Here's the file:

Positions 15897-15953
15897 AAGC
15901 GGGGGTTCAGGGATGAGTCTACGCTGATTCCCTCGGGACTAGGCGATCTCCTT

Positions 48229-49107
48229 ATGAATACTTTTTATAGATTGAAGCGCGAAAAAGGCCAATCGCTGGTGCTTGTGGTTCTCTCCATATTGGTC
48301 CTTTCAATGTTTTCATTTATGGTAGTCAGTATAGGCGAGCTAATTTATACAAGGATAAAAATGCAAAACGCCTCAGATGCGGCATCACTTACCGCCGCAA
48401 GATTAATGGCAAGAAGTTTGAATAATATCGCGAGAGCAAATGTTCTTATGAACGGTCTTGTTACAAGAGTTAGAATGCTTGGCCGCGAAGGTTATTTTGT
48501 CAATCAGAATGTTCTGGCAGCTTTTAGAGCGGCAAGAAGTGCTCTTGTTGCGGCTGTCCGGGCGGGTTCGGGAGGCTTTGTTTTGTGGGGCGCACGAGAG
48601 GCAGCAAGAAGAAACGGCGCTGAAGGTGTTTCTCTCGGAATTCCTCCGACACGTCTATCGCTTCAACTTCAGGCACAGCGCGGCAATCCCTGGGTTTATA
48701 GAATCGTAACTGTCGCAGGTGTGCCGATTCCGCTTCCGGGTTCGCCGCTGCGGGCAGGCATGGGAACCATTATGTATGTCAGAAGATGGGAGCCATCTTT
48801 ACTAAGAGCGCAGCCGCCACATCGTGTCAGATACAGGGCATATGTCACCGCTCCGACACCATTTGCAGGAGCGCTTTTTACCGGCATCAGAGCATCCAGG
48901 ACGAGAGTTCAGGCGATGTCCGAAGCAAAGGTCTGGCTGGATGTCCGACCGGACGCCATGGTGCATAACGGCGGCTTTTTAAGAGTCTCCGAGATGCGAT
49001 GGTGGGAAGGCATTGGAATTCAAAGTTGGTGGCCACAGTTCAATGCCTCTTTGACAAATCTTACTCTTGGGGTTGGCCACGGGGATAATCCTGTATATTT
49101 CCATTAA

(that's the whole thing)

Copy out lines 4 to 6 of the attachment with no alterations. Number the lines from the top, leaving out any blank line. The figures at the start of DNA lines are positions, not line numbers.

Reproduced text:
Positions 48229-49107
48229 ATGAATACTTTTTATAGATTGAAGCGCGAAAAAGGCCAATCGCTGGTGCTTGTGGTTCTCTCCATATTGGTC
48301 CTTTCAATGTTTTCATTTATGGTAGTCAGTATAGGCGAGCTAATTTATACAAGGATAAAAATGCAAAACGCCTCAGATGCGGCATCACTTACCGCCGCAA